A NEW hangover ‘cure’ has taken the UK by storm, selling out in days.
The Myrkl pill has been found to leave drinkers “feeling fresh” following a day on ale.
But one doctor has warned that the supplement is actually ‘dodgy’ and that consumers should be wary of taking it to cure their sore heads.
He said: “It’s a pre-drinking pill that apparently contains two strains of bacteria which can breakdown alcohol in the intestine before it reaches the liver and ease your symptoms.”
The pills cost £30 for 30 tablets, which would be 15 uses.
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The journal Nutrition and Metabolic Insights reported that, in tests, subjects had 70 per cent less alcohol in their blood an hour after two vodkas.
Dr Karan said for the price, the tablets ‘sounds amazing’.
He added: “But here’s where it gets dodgy.
“All the evidence for this magical pill comes from one study, with just 24 people.
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“All the study participants were healthy and white – a very limited data set.
“What’s worse is that they only included data from 14 of the 24 people”.
Guidance on how to use the pills states you should take two before drinking at least one hour and up to 12 hours before.
Dr Karan added: “But in the study they tested a week’s worth of two pills a day.
“Plus they only tested with a tiny amount of alcohol.
“For me this just seems like a lot of hype and the best cure for a hangover remains drinking less alcohol,” he added.
Participants in a clinical trial who drank two glasses of wine and took the supplement before drinking had on average 50 per cent less alcohol in their blood after 30 minutes.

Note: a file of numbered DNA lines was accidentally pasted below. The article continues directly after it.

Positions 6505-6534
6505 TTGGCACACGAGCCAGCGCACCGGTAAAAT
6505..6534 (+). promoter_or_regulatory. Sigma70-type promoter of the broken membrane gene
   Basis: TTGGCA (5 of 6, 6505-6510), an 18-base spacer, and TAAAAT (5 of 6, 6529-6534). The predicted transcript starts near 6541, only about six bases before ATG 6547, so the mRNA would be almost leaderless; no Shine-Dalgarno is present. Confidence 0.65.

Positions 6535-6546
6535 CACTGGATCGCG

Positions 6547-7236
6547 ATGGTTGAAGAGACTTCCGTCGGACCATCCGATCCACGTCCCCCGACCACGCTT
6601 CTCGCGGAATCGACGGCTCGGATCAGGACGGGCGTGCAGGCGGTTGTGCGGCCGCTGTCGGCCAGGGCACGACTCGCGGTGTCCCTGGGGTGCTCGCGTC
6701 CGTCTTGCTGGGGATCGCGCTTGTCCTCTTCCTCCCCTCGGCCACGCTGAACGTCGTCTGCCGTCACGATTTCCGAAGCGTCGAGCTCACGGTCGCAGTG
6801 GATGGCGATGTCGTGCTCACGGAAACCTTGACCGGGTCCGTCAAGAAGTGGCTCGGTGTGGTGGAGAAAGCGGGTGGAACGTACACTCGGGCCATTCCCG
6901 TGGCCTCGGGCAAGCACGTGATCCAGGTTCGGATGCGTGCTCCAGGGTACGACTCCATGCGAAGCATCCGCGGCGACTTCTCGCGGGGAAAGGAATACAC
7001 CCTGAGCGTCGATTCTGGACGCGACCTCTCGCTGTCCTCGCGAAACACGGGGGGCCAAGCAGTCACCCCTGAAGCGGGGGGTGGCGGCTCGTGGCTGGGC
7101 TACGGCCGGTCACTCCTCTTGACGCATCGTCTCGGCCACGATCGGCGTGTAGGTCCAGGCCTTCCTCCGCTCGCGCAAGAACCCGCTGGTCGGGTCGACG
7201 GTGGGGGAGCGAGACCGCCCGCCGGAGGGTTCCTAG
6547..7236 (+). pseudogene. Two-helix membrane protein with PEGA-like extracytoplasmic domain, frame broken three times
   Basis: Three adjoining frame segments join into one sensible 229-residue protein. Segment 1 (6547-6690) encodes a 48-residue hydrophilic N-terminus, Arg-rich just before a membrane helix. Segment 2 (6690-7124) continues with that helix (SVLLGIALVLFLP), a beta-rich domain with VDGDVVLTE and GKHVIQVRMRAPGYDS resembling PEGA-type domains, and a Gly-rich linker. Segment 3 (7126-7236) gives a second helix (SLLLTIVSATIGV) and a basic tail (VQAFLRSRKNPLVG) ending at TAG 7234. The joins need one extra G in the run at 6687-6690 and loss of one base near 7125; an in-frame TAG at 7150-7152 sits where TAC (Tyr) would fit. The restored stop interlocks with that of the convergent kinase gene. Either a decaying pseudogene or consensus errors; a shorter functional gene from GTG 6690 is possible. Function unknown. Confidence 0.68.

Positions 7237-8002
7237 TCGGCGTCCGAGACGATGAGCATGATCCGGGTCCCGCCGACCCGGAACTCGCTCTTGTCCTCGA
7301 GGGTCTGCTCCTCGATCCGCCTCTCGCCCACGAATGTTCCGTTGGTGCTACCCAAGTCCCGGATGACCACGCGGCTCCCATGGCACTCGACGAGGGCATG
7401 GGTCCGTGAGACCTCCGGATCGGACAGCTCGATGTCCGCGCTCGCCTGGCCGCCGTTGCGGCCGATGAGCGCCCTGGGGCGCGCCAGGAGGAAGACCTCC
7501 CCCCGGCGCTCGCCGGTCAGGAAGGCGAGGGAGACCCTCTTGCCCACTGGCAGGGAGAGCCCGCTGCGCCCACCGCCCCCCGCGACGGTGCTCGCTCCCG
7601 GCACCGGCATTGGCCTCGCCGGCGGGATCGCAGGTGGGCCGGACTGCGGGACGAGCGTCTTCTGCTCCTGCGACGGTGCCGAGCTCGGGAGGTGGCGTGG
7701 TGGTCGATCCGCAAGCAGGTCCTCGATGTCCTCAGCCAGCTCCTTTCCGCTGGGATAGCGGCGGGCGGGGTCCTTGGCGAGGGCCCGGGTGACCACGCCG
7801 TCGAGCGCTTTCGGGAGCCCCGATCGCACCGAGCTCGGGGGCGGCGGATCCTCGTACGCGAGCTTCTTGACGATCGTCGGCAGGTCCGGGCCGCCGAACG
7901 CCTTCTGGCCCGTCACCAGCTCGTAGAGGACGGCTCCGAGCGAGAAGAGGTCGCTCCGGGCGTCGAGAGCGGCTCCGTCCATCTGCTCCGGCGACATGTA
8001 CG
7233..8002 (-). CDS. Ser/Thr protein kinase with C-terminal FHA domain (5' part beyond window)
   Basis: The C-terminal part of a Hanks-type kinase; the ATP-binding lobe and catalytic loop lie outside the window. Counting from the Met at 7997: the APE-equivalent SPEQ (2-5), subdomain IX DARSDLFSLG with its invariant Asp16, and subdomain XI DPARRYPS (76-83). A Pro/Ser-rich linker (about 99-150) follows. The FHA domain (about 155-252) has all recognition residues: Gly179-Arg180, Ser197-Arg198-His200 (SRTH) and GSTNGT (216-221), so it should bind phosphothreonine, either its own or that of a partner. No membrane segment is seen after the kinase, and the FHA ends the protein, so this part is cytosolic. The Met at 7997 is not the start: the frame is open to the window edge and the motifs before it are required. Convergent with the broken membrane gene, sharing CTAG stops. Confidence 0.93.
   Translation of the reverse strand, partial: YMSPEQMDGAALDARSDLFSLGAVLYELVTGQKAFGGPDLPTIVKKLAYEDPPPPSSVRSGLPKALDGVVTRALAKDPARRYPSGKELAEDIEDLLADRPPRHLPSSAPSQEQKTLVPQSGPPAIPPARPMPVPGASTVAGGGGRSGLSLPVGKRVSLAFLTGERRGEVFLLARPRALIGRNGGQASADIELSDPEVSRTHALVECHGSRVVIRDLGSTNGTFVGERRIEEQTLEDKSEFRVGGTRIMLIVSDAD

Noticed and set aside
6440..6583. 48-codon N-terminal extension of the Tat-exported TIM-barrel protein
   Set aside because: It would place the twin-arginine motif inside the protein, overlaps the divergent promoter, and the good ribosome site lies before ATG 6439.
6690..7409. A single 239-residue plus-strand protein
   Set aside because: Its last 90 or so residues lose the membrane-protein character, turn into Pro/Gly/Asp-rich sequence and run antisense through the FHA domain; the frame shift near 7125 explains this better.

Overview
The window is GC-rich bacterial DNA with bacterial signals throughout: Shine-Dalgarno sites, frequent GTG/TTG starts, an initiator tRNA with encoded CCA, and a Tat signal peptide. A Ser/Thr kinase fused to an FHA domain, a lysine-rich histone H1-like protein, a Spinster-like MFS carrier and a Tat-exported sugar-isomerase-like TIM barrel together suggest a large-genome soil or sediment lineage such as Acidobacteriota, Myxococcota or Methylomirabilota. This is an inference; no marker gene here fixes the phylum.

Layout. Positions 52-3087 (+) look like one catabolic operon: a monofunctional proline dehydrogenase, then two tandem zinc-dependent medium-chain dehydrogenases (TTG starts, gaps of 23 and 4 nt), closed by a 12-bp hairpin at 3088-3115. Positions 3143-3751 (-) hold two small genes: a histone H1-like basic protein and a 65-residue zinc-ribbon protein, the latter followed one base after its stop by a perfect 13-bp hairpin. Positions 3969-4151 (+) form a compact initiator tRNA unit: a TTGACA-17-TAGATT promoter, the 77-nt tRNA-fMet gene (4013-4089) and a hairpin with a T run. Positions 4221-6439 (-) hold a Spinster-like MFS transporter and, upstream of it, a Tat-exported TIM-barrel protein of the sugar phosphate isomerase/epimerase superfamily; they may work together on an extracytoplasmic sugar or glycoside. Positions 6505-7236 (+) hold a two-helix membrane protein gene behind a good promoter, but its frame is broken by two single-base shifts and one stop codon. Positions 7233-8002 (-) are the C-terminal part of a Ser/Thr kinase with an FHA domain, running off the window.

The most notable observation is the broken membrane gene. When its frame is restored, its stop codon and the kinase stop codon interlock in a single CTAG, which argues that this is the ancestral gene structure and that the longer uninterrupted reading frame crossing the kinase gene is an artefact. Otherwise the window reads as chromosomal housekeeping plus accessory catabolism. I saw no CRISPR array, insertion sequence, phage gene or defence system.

After 60 minutes, they had 70 per cent less, significantly reducing alcohol’s impact on the body.
‘REMEDY NOT CURE’
However, as Dr Karan pointed out, they only tested the pills using 0.3g of booze per kg body weight.
Håkan Magnusson, of Swedish inventors de Faire Medical, said: “Two drinks is enough to stop you feeling fresh in the morning.
“I hand it out to my friends when I go out for a drink and they always tell me next day they feel great.”
Speaking to The Sun, Dr Deborah Lee of Dr Fox Online Pharmacy said if claims by the manufacturers of the pill are true, then Myrkl is likely to reduce the usual feelings of intoxication after drinking a few alcoholic drinks.
She said: “It makes sense that some of the hangover symptoms that usually follow a bout of drinking would be reduced, because blood alcohol levels are reduced, hence there will be less alcohol for the liver to metabolise.
Where to get help if you have a problem with alcohol
If you think you might have a problem with booze then you may need to seek help.
This might be the case if you often feel the need to have a drink or if you get into trouble because of your drinking.
If other people have warned you about your drink and it’s causing you problems then a good place to start is your GP.
There are other places you can go to get help:
- Drinkline: Call 0300 123 1110 (weekdays 9am to 8pm, weekends 11am to 4pm).
- AA – a free self help group that follows the 12 step programme
- Al-Anon Family Groups – a group for friends and family members impacted by drinking
- We Are With You – for individuals, families and communities struggling – call 0808 8010 750 – if you’re over 50 and worried about booze
- Adfam – local support groups and message boards
- National Association for Children of Alcoholics (Nacoa) – call 0800 358 3456
- SMART Recovery – to help people discover if they have a problem
“There will also be lower levels of the toxic metabolic breakdown product, acetaldehyde – thought to be the cause of many hangover symptoms.
“Myrkl is not so much ‘a hangover cure’, as ‘a stopping you get drunk in the first place’ remedy.”
Dr Fox said that light drinkers won’t really needed this product, but added that you shouldn’t be fooled into thinking you can drink more whilst using the new supplement.
“The government recommendation is still to drink 14 units or less of alcohol per week.
“Don’t drink more than 6 units at any one time and have a couple of alcohol-free days every week.
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“For heavy drinkers, or those dependent on alcohol, it is unlikely to have any significant effect and could make alcohol withdrawal worse.
“Those who might find it useful are the moderate drinkers – moderate drinking is defined as men who drink two drinks a day every day, and women who drink one alcoholic drink a day every day.”